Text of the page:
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Terrorism & Security

Pakistani organization accused of links to Mumbai attacks holds open house

Jamaat-ud-Dawa, which the US says is a front for Lashkar-e-Taiba militants, invited reporters to tour its compound near Lahore, Pakistan.

By / December 5, 2008

With India accusing Lashkar-e-Taiba (LeT) of last week's deadly attacks on Mumbai, the Jamaat-ud-Dawa (JuD), an organization that the US and India say is a front for the LeT, invited the press to its facilities in Pakistan Thursday in an effort to show that it is only an Islamic charity.

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The Times (of London), one of the news organizations invited to Markaz-e-Taiba, the JuD's main facility outside Lahore, Pakistan, writes that "Indian accounts [suggest] Markaz-e-Taiba is the dragon's lair," but "the reality... appeared rather more civilised."

A lunch of spiced chicken, rice and bread was laid out across ten round tables in an immaculate rose garden inside the complex, 30 miles from the Pakistani city of Lahore.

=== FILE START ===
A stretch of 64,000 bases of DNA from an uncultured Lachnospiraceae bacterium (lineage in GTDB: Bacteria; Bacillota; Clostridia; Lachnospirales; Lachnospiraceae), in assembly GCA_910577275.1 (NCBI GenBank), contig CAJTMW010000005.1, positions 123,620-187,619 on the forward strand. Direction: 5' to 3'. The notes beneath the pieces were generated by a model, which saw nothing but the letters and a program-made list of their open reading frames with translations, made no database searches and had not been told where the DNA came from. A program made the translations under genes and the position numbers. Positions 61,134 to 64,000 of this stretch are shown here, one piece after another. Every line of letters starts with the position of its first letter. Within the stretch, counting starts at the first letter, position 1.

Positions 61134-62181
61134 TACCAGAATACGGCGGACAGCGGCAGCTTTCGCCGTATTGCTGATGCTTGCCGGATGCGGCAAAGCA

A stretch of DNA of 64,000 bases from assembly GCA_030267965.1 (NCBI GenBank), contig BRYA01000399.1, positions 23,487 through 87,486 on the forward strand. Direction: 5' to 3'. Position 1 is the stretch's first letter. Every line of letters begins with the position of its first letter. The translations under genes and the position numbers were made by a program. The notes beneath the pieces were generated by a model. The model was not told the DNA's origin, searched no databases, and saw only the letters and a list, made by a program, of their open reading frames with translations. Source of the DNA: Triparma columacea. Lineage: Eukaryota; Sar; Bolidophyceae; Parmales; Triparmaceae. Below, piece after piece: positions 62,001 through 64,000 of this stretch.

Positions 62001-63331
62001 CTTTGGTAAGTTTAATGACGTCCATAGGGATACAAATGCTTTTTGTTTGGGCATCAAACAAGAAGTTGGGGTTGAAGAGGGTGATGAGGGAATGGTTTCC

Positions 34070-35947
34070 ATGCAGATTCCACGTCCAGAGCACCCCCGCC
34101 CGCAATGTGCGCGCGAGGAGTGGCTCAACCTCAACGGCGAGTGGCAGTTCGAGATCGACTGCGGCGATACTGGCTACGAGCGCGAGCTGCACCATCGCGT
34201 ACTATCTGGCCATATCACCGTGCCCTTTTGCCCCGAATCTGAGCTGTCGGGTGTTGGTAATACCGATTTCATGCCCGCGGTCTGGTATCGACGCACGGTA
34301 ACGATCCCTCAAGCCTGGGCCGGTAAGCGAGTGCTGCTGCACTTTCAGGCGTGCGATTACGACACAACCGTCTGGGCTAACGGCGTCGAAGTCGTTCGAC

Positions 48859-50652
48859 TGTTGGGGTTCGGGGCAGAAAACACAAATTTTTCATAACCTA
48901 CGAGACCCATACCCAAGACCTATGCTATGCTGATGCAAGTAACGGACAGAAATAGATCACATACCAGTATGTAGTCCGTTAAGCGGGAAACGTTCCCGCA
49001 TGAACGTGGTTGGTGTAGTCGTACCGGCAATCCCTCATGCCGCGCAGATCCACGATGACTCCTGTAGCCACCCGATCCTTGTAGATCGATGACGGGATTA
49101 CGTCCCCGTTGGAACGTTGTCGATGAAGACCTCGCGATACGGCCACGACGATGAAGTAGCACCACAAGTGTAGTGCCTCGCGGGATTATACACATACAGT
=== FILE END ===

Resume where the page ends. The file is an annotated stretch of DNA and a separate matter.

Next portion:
Polite young men with long beards handed around bottles of mineral water as a spokesman held forth in impeccable English. The gunmen who normally patrol the 75-acre grounds were nowhere to be seen. "Welcome," said a smiling guard as he frisked a visitor at the gate.
This was the friendly face of the Islamist movement now at the centre of the investigation into the Mumbai attacks — and a tense diplomatic stand-off between India and Pakistan.

India accuses the JuD of being a front for the Pakistan-based LeT, which India believes is responsible for last week's attacks on Mumbai that left 185 dead. But the JuD claims that it is merely an Islamic charity, and condemns the Mumbai attacks. The Times reports that although some Indian hawks have called for an attack on the JuD at Markaz-e-Taiba, "the tour illustrates how difficult that could be."

First, [the JuD] condemns the Mumbai attacks and denies any involvement. "What happened in Mumbai is not jihad," said Mr Muntazir [JuD spokesman]. "I don't see how any Muslim can carry out such a kind of thing."
Secondly, it says that it does nothing illegal: its professed aim is to provide academic and religious education to Pakistani boys and girls neglected by the State.
Its complex includes two schools where 513 boys and 487 girls are taught the national curriculum, according to Rashid Minhas, the school principal.
"It is imperative that Muslims should learn science," he said. The complex also contains a mosque, an Islamic seminary, a hospital, a carpenter's workshop, a guesthouse and several residential blocks.

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